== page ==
In 2016, Wicklow County Council brought in €16.6 million in LPT, and paid €3.3 million into the Equalisation Fund, leaving it with a net LPT allocation of €13.3 million. Mayo County Council meanwhile brought in €10.2 million, and paid €2 million to the Equalisation Fund. However, it received a top up of €9.3 million back from the fund to bring it up to its LPT baseline which, at €17.5 million, is more than double Wicklow’s. (Wicklow County Council’s overall budget for 2016 was €91 million; Mayo’s was €125 million.)
What can account for Mayo’s higher LPT baseline, as compared with Wicklow’s?
And why do we see this pattern replicated elsewhere, with councils with often lower populations not only better resourced from their LPT baselines, but also with more staff than their more densely populated, and growing, counterparts?
A reasonable conclusion is that there simply isn’t the political will to address the issue.
For example, recent figures show that Fingal County Council – with the fastest growing population in the whole country – has only 177 more staff than Kerry County Council, which has a population that is half Fingal’s. Tipperary County Council has 982 staff for its population of 160,441, while Kildare County Council has 848 staff for its population of 222,130.
Historically large differences in staffing ratios in local authorities around the country appear to be at least partly responsible for disparities in the LPT baseline calculations. Inexplicably, the 2016 Census of population, despite showing significant demographic changes – particularly in Dublin and its hinterland, Galway City and County Cork – is not used to calculate the LPT baselines.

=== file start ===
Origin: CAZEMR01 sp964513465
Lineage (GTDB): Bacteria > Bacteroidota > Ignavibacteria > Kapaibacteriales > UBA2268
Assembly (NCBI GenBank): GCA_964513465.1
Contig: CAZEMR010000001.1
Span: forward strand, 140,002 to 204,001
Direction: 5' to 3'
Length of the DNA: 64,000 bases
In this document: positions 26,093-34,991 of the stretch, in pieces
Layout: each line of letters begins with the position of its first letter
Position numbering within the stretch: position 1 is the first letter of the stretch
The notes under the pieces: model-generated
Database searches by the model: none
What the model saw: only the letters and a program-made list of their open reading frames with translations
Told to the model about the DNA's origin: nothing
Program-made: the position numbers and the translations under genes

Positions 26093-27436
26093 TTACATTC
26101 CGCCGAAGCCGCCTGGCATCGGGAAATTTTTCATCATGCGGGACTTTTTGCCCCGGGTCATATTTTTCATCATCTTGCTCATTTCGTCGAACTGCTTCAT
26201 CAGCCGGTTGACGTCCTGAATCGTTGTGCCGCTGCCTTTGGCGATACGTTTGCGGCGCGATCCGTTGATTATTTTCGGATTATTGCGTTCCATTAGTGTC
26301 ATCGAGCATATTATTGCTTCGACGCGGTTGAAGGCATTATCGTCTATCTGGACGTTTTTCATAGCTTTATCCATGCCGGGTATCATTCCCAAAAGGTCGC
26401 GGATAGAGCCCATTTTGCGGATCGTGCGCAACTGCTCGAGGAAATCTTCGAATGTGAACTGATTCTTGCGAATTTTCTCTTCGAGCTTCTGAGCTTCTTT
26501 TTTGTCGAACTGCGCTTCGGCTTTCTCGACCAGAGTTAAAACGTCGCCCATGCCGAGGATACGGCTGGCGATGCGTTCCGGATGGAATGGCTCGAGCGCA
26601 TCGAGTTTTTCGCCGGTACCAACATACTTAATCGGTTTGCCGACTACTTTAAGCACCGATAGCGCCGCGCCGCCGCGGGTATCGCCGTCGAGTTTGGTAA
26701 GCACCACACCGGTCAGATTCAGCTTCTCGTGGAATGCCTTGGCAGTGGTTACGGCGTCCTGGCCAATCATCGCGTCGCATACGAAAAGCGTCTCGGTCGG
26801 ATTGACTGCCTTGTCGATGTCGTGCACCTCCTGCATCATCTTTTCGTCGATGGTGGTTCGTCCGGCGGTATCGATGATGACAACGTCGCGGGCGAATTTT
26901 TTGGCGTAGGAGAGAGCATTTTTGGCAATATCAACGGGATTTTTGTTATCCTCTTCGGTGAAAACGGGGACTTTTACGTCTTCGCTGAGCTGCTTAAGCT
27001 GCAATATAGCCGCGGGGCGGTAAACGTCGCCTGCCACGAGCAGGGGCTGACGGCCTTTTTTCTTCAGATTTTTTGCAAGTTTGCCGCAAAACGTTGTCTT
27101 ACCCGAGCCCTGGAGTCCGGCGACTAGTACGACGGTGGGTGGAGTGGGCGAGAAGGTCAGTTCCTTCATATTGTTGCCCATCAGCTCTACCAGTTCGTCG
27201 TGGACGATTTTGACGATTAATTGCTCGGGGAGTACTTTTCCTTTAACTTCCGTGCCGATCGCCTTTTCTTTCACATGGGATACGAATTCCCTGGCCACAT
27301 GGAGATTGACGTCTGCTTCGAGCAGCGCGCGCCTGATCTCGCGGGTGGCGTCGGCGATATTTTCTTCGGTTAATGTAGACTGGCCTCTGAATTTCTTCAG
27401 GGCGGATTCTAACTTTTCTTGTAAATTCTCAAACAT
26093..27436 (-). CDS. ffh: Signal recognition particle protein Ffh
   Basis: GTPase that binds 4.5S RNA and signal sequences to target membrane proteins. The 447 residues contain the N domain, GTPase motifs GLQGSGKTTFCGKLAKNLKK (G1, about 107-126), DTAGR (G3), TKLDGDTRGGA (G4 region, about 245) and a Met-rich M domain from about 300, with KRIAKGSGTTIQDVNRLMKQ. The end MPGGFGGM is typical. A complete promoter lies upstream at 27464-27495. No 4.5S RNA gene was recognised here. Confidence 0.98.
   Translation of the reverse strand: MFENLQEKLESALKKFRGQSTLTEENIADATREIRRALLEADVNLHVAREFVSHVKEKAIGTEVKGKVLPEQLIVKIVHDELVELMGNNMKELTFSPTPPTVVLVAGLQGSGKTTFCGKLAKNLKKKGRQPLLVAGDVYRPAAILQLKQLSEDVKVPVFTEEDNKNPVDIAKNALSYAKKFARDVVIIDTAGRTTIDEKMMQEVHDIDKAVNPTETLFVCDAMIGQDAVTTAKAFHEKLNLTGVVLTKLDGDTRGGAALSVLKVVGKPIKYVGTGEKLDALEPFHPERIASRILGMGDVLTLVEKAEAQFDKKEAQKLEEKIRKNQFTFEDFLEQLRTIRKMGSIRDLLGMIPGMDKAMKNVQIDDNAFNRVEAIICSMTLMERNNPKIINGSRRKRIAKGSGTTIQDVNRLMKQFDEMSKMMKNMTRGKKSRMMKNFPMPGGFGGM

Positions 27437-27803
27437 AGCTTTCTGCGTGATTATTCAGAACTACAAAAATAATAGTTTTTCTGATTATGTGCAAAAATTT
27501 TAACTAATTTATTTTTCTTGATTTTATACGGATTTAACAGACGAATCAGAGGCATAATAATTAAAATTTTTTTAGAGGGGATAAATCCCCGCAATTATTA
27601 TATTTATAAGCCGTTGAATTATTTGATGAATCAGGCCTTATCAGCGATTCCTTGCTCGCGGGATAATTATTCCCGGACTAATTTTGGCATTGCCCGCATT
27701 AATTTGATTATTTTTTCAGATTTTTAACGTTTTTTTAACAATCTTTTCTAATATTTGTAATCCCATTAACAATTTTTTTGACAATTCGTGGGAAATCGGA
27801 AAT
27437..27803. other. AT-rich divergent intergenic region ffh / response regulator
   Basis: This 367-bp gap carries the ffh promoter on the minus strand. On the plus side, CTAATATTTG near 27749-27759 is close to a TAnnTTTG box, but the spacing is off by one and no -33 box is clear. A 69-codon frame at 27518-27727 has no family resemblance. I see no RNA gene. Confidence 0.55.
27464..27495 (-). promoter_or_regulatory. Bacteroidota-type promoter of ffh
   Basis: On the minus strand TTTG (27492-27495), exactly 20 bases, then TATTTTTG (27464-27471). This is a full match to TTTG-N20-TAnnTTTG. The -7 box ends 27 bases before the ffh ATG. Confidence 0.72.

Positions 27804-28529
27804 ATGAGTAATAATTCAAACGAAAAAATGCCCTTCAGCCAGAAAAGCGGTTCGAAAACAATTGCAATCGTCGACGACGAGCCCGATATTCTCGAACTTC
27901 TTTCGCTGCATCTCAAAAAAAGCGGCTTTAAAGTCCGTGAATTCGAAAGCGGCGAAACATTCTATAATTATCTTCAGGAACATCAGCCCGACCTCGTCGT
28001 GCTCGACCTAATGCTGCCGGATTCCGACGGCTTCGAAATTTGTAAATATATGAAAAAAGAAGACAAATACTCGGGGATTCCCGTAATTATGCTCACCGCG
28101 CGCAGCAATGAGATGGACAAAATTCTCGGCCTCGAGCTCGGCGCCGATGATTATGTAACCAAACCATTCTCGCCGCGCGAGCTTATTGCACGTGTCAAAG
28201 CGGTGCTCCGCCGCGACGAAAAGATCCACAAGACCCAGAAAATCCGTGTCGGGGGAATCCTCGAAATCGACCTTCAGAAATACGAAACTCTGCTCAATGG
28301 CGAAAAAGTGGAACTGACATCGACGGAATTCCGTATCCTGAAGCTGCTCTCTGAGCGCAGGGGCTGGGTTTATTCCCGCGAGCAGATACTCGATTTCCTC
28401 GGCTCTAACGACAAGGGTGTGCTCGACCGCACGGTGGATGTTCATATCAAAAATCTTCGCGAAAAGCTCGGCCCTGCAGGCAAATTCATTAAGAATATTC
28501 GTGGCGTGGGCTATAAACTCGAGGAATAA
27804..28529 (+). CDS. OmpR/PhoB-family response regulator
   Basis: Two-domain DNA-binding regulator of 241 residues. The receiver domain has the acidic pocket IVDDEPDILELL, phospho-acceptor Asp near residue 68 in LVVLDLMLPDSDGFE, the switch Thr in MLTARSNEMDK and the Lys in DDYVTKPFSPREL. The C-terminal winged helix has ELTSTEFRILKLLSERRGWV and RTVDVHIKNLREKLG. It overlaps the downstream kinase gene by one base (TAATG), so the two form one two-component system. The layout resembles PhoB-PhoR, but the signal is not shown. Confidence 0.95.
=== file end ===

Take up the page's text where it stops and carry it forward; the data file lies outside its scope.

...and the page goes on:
Whatever the full technical reasons are – and this is something that needs to be very closely examined – we end up with anomaly after anomaly. The same trends we see when comparing Wicklow and Mayo are repeated elsewhere – see table below.
There can be no doubt that these structural inequities are having real impacts on local services and amenities. For example, legacy issues appear to account for the fact that Kerry has one swimming pool for every 40,000 people, whereas Kildare has one for every 110,000, despite its growing population needs.
As house prices continue their inexorable rise – due to a housing shortage caused by failed government policies – councils in urban areas and with higher house densities will inevitably end up transferring more and more money to the Equalisation Fund.
Residents in these council areas will continue to be doubly punished, because net contributors to the Equalisation Fund are usually required to self-fund capital projects on housing and roads in place of government grants and subsidies, a requirement which does not apply to councils which are net recipients of LPT. In 2016, the self-funding of capital projects accounted for €108 million nationally, with €85 million of it spent by the four Dublin councils.
As if it wasn’t already complicated enough, even after the 20 per cent is paid into the Equalisation Fund, net contributor counties are only permitted to spend 20 per cent of their LPT incomes on discretionary items like parks, playgrounds and roads.
We have been repeatedly told that the current model of LPT is both fair and equitable. Yet the data tells an entirely different story. As the 2019 deadline for the revaluation of properties for LPT purposes approaches, debate will inevitably turn to the question of much each of us should pay. Large variations in house values around the country feed into public antipathy to this tax, particularly when higher contributions do not necessarily mean better services.
What we must do ahead of 2019 is to start talking honestly about the structural unfairness hardwired into our LPT system and indeed our wider council funding model.
31 October 2017
Catherine Murphy is joint-leader of the Social Democrats. An edited version of this opinion piece originally appeared in The Irish Times on Monday 30th October 2017.